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 Back in Time : February 1992

'Back in Time' is a monthly feature where we look back at the classic video gaming magazines twenty years ago this month. This month it's February 1992 when LeChuck was out for revenge in Monkey Island 2, the Amiga got some Football action John Madden style, there was Commodore 64 torture trouble in Creatures 2 and the Mega-CD was on its way…


With issue 53, Ace continued their impressive in-depth coverage of the game reviews with up to six pages. First up was US Gold’s impressive epic, The Godfather. Jim Douglas awarded the Amiga game a rating of 880, stating that “Creative Materials have produced an enjoyable, no-nonsense shoot-‘em-up. Graphically, it’s breathtaking, and the action itself is fast and fun. But he feeling of being a bit short-changed on the Godfatheryness of the product just won’t go away.”

Monkey Island 2: LeChuck’s Revenge, the sequel to one of LucasArts’ most memorable adventure games, arrived on the Amiga with a rating of 950. “Monkey Island 2: LeChuck’s Revenge is that rare thing – an instant classic,” stated David Upchurch. “Nigh-on faultlessly executed, beautifully written and enchantingly funny, it’s a landmark game that really has to be seen – and heard – to be believed. If you think you don’t like adventure games (like I did) then Monkey Island 2 is sure to change your mind.”

Falcon 3.0 landed onto the Amiga with a missile charged rating of 970. “One of the few games that you really will continually return to,” commented Jim Douglas. “Packed more than a very packed thing with detail and facts and, most importantly, fun. Falcon 3.0 is destined to go down in the annals of computer games history as one of the very, very best.”

Elsewhere, Conquest of the Longbow: The Legend of Robin Hood on the Atari ST managed to get 890. The Amiga version of John Madden Football was given 925, while the follow up, John Madden Football ’92, managed 920 on the Mega Drive. Also on the Mega Drive was RoboCod, which came away with 938.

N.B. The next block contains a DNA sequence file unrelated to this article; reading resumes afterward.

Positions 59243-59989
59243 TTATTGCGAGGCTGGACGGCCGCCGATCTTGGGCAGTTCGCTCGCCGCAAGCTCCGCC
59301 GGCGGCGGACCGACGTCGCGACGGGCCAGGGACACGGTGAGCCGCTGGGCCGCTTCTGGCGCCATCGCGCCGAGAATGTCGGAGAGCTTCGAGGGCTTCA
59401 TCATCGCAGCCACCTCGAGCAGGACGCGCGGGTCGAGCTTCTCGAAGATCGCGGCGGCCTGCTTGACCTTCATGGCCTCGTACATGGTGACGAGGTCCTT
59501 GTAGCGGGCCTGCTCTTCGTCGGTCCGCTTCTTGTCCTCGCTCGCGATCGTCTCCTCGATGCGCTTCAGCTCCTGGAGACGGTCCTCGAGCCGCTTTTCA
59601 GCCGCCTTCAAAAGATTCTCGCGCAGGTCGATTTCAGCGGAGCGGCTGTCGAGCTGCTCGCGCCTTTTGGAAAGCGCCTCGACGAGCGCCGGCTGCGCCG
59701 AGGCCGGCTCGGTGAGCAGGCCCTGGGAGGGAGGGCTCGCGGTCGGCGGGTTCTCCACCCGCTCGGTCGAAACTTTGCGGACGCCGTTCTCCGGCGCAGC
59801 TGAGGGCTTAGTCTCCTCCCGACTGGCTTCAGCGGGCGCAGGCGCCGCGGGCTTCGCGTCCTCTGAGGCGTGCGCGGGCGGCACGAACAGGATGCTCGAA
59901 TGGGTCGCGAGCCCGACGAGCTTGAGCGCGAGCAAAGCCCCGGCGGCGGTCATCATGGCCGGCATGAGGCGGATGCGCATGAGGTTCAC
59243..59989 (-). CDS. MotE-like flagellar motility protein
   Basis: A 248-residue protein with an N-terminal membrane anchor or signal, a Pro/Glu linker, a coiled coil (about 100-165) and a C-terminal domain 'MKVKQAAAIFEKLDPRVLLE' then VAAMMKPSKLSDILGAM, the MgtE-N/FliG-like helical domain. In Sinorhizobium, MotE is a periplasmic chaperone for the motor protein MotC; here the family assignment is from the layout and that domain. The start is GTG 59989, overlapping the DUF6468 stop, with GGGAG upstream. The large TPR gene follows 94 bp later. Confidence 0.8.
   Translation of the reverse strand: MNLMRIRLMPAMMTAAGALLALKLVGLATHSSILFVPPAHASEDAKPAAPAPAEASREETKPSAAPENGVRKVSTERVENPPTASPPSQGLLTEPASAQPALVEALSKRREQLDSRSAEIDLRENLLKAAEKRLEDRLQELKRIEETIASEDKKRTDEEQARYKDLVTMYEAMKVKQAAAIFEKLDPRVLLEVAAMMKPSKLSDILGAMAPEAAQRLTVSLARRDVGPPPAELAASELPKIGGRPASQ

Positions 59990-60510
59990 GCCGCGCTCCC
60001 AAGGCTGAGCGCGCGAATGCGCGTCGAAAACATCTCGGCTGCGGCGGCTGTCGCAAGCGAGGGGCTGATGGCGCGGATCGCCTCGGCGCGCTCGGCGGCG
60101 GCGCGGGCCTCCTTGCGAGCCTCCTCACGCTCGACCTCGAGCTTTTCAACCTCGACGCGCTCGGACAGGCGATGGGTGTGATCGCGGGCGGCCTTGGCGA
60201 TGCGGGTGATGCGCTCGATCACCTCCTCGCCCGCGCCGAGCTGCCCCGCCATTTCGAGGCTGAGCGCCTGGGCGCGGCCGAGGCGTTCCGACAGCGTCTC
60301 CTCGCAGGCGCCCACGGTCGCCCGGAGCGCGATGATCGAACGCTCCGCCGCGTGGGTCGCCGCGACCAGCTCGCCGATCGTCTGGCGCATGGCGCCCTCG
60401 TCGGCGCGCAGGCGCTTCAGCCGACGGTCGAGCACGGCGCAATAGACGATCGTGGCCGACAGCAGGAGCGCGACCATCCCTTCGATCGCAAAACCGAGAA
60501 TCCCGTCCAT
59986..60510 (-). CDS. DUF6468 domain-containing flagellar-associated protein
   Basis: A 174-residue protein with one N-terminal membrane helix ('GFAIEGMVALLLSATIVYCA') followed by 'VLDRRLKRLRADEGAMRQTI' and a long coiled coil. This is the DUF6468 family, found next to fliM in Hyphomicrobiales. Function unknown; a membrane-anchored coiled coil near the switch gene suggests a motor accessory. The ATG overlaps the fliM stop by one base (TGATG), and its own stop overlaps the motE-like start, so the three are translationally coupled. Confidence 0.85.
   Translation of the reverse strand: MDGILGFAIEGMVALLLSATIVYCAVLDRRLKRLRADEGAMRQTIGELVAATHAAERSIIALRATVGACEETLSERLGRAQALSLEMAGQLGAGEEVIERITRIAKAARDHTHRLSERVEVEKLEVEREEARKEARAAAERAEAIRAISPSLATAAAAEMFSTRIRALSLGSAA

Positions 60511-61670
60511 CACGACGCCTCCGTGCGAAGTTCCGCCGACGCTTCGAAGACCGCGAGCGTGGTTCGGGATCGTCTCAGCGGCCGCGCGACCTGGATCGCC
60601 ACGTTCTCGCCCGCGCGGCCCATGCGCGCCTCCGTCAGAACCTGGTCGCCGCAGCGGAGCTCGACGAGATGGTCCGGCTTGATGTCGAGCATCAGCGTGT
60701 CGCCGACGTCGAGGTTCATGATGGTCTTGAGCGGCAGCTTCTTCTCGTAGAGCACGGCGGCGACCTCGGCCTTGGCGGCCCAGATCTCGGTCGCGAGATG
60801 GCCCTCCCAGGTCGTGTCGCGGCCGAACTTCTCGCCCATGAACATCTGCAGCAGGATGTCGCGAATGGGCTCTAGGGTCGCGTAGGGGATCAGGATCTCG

Monkey Island 2



Issue 17 of Mean Machines kicked off with one of the first reviews of Desert Strike. The Mega Drive chopper shooter racked up a rating of 94% and rescued a ‘Mega Game’ accolade in the process. “Another absolutely cracking title from Electronic Arts,” said Julian Rignall. “It’s basically a very sophisticated shoot-‘em-up with loads to do. The gameplay is brilliant and I love the way you can tackle things in any order… One of the finest Megadrive blasters yet seen, and you’d be bonkers to miss it.”

One of the highest rated games yet seen in the magazine was give to Super Mario World. The Super Famicom platformer received a near perfect rating of 98%. “Back in October [I] said that Super Mario III was the finest videogame I’d ever played,” recalled Julian. “Ask me now and I’d tell you a different story! Yes, there’s a new ‘greatest game’ in town…”

After appearing on many videogame consoles, Terminator 2 arrived on the Game Boy with a bang and a 90% rating. “One of the best Gameboy releases in some time,” stated Rad Automatic. “The gameplay is of a high standard and […] packs quite a challenge. There’s no faulting the graphics either with loads of great sprites, backgrounds and animation, and the whole thing is accompanied by some topper effects and tunes.”

Just missing out on ‘Mega Game’ status were Rescue Rangers (NES, 88%), Speedball 2 (Mega Drive, 88%), Gauntlet II (Game Boy, 88%) and The Games: Winter Challenge (Mega Drive, 85%).

Riding high in the Mega Drive charts was Donald Duck in Quackshot, with Mercs and Golden Axe 2 entering in at number 2 and 3 respectively. Sonic the Hedgehog remained firm on top of the Master System charts, followed by Donald Duck: The Lucky Dime Caper and Xenon II.

Desert Strike


Sinclair User 120

With Stuart Wynne leaving to take the editorship of sister mag, Sega Force, Phil King stepped into the editor’s boots for issue 81 of Zzap!64. Going into 1992, the Commodore 64 gaming scene must have been pretty slow, if not dead, right? Wrong! First up for review was Winter Camp, the sequel to sports game Summer Camp. New Zzap! boy, Mark ‘Corky’ Caswell, awarded the game a 93%, praising the game’s visuals as being “surprisingly colourful (for the usually blocky C64) and the attention to detail is very impressive. Winter Camp gets a big thumbs up from me.”

As good as Winter Camp may have been, it was nothing compared to the ‘Gold Medal’ rating of 97% given to Creatures II: Torture Trouble. Again, Corky dived into the review and mentioned that “apart from the original Creatures, I don’t think I’ve seen a game that’s so instantly playable. I had to almost literally tear myself away to write this review… Steve and John [the programmers] have come up with another winner, and in my books it’s better than the original.”